House Appropriations Chairwoman Nita M. Lowey, D-N.Y., walks across the Capitol from the House side Monday for a meeting with other appropriators to try to revive spending talks and avert a second government shutdown. (Bill Clark/CQ Roll Call)

It appears Congress and the president have averted another partial government shutdown. On Thursday, both chambers adopted a conference report on a seven-bill spending package to fund the remainder of the government for the rest of fiscal 2019.

On Friday, President Donald Trump addressed the nation to declare a national emergency aimed at securing additional funding for a wall on the southern border. 

The dead earmarks society
Congress gave up pork years ago. Now it could be making a comeback

Steny Hoyer says he’s working to restore congressionally directed spending, with “reforms to ensure transparency and accountability.” (Tom Williams/CQ Roll Call file photo)

From the outside, they looked like a collection of political misfits akin to the characters from “The Breakfast Club.” This peculiar little crew of lobbyists, ethics watchdogs and government spending hawks included the likes of Public Citizen’s Craig Holman and former House member-turned-lobbyist Jim Walsh.

Instead of serving Saturday detention, like the high schoolers of the 1985 hit movie, they spent their meetings nearly a decade ago seeking compromise on one of Congress’ most politically fraught but powerful tools: earmarks. “It was a strange group, an eclectic group,” concedes Holman, whose liberal Public Citizen is best known for taking on K Street, not working with the lobbyists and lawyers in the sector. “We identified what the real problem with earmarks is — and earmarks do pose a serious problem with corruption.”

U.S. trade team ‘soldiering on’ in China ahead of high-stakes Xi meeting
Kudlow downplays deficit growth as experts, lawmakers sound alarms

White House National Economic Council Director Lawrence Kudlow holds a news briefing at the White House in June. (Chip Somodevilla/Getty Images file photo)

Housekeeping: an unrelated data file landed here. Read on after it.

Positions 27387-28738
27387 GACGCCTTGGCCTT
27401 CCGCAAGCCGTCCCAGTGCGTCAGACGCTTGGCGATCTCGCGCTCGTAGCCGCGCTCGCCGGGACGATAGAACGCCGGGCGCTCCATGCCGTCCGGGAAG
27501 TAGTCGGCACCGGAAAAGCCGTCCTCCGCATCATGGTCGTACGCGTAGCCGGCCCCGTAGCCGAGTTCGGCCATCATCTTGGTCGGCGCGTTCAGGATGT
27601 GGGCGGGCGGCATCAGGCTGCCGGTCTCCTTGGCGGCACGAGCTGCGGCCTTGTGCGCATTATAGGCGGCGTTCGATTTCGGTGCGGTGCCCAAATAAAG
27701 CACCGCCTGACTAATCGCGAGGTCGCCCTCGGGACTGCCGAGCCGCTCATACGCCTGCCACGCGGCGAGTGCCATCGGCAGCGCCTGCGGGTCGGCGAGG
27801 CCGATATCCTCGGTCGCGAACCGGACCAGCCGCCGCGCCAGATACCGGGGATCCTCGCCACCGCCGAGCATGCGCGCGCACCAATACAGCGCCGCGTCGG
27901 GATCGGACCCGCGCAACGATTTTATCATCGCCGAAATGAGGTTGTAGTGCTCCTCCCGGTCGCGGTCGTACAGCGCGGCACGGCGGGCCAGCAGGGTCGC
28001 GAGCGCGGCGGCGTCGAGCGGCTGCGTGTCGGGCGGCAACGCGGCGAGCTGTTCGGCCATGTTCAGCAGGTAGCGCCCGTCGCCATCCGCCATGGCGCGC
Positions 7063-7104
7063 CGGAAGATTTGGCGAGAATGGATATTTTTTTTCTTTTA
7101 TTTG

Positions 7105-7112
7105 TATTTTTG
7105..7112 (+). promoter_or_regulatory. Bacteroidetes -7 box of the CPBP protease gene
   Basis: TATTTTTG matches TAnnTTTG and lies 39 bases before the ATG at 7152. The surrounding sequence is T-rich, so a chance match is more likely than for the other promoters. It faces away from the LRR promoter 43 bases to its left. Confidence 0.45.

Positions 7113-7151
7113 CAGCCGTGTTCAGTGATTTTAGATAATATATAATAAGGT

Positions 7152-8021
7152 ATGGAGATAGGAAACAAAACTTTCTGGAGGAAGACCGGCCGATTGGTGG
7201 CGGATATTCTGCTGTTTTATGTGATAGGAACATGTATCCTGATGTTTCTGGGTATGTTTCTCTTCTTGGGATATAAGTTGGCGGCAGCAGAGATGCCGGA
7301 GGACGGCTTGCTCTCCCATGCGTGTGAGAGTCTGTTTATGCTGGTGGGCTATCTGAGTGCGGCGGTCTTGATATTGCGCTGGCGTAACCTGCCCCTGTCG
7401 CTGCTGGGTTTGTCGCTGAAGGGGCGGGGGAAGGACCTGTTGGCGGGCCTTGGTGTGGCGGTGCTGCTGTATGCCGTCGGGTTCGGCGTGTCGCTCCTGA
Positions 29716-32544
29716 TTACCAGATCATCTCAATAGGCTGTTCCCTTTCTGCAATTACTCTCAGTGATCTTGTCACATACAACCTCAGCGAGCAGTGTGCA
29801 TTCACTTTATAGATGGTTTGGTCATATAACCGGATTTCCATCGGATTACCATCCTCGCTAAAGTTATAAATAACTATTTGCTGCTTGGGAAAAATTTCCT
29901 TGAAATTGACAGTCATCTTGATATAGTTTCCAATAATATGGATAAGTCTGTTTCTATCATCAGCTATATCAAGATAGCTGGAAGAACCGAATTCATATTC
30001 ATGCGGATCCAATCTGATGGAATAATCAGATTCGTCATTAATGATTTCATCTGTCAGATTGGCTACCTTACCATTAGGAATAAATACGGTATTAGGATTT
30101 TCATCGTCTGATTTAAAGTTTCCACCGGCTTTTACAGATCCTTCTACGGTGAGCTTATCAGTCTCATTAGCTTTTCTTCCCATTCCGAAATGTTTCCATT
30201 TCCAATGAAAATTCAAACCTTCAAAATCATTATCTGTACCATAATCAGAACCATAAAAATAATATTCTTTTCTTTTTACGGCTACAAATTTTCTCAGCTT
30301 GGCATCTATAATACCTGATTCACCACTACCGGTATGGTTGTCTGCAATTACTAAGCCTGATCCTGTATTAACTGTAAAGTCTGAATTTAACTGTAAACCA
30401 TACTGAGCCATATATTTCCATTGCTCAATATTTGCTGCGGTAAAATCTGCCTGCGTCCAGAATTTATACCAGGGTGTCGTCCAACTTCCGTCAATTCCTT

U.S. officials on the ground in China for high-stakes trade talks are “soldiering on” and will get facetime with Chinese President Xi Jinping, something a top aide to President Donald Trump calls a positive sign as a key deadline approaches.

“I’ve talked to the group [in China]. They’re covering all the ground,” said Lawrence Kudlow, the White House’s chief economic official. “They’re hard at it. They are going to meet with President Xi, so that’s a very good sign.”

Trump field tests 2020 campaign attack lines amid latest shutdown drama
‘We have to stop politicking every minute,’ Democratic Rep. Nita Lowey shoots back

President Donald Trump speaks as he is joined by Secretary of Homeland Security Kirstjen Nielsen, Rep. Kevin McCarthy and Rep. Steve Scalise in the Rose Garden of the White House on Jan. 4. (Alex Wong/Getty Images)

President Donald Trump tested a new 2020 script Monday night during a raucous rally in El Paso, slamming some new Democratic faces and policy proposals to the delight of a rowdy crowd.

But that doesn’t mean familiar targets and chant-encouraging lines were missing from the campaigner in chief’s roughly 80 minutes on stage in the West Texas border city. The president appeared to be field-testing which 2016 campaign lines to keep in his arsenal and which new ones might keep the conservative base energized — and angry at Democrats.

Hill Leaders Await Trump Reaction to Spending Deal
‘We’re not sure yet’ without seeing the details, White House spokesman says

Reporters follow Republican Sen. Richard Shelby, chairman of the Senate Appropriations Committee, as he leaves the meeting with House and Senate appropriators in an effort to revive spending talks and avert a second shutdown on Monday. (Bill Clark/CQ Roll Call)

White House officials aren’t yet saying whether President Donald Trump will sign the emerging fiscal 2019 appropriations package agreed to “in principle” Monday night by top lawmakers from both chambers.

“We’re not sure yet,” White House principal deputy press secretary Hogan Gidley told Fox News. “Until we actually see the language, it’s very hard for us to comment.” He raised concerns about provisions in the agreement that would reduce the number of Immigration and Customs Enforcement detention beds, saying Democrats wanted that included because of their alleged support of “open borders.”